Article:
Hyperloop One future: Is super-fast travel really coming our way anytime soon?
Dubai to Abu Dhabi in just 12 minutes. That's Hyperloop One, the well-funded, futuristic transportation company's launch plan. It wants to build the first passenger-ready Hyperloop in Dubai. The plan is to take a 99-mile (159 km) journey, that usually takes about two hours by car, and reduce it to a 12 minute ride. It'll do this with a top speed of 1,220 km/h (760 mph). The company, on Tuesday, released a high-quality video on the Hyperloop.
The video gives us a glimpse into how riding the Hyperloop would be. More importantly, the designers and the team behind the Hyperloop are envisioning it to be sort of on-demand, ultra-fast transportation, just like the likes of Ola and Uber.
This is how Andrew J. Hawkins describes it on The Verge "After making a reservation on your phone, an autonomously driven, box-shaped pod would show up at your location to take you to the hyperloop station. The pods would drive through the city alongside regular car traffic, with the video showing cars jockeying for space on the road with translucent, over-sized shoe boxes full of people.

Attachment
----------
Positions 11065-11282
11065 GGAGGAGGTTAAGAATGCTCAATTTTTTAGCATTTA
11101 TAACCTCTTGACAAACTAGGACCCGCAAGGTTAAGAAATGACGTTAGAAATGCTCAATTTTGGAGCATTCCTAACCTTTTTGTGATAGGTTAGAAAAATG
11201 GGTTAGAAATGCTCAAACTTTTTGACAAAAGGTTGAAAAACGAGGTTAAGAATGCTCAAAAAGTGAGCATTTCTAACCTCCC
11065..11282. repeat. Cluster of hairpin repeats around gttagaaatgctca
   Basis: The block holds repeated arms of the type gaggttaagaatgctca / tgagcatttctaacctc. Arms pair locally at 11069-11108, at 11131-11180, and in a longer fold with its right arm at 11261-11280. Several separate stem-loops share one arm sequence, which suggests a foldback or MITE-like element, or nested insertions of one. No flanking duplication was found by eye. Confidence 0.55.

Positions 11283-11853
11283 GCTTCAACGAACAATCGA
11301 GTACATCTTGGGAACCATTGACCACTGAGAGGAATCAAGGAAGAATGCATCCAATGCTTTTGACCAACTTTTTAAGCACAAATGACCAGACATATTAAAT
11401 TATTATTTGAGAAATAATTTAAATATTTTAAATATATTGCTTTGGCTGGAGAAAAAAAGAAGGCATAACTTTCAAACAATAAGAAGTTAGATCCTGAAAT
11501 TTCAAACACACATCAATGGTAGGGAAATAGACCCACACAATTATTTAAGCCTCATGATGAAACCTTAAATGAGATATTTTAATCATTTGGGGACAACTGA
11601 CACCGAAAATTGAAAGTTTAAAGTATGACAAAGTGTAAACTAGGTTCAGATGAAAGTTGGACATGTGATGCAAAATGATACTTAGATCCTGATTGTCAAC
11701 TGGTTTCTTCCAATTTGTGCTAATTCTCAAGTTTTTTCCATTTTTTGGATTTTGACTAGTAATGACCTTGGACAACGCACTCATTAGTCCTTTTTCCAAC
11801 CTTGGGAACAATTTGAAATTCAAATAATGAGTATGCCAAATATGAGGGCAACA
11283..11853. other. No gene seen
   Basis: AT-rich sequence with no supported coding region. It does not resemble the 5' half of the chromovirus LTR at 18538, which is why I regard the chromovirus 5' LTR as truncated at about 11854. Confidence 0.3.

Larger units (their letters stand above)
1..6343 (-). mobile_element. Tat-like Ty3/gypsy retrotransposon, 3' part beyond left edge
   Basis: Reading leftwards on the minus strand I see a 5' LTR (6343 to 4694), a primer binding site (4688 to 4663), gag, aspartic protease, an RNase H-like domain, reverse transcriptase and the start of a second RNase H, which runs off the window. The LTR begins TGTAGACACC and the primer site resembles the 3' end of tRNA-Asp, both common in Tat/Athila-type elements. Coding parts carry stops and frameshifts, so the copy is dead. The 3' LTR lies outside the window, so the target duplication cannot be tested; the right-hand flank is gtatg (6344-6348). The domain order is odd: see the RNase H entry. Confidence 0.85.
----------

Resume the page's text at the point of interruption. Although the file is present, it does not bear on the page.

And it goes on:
At the portal, your pod docks together in a transporter with other pods carrying more passengers or maybe cargo. Then they are fed into a vacuum-sealed tube, where you'll zip along at hundreds of miles per hour to your destination."
The company signed an agreement on Tuesday with Dubai's Roads and Transport Authority (RTA). Together they will explore the issues that surround the construction. This study will take place over the next 12 weeks. Designers, architects, transportation experts and others will be part of it.
Expectations are sky high ever since Elon Musk, the concept architect unveiled plans for a Hyperloop transportation system back in 2013. It's a US start-up taking forward Musk's futuristic vision further.
With the project from Hyperloop One going full steam ahead in Dubai, they will remain high until 2020 and 2021 when the companies plans are expected to start carrying freight and passengers respectively.
The original plan that was drawn up was from Los Angeles to the Bay Area. That was estimated at a cost of $6billion or $11.5 million per mile, which according to multiple reports is less than the current cost of high-speed rail.
One thing's certain. Cost varies depending on location "presumably because of the cost of land, rights of way and labor".
Forbes was able to obtain some leaked investment documents from the company. According to these documents, the cost per mile has gone up from Elon Musk's - concept architects - originally proposed $11.5 million in 2013 to $52 million a mile.
Hyperloop One, which has already raised $50 million back in mid-October is looking to raise an additional $250 million in the next funding round by early next year. It's also looking for 'tens of millions in new financing'.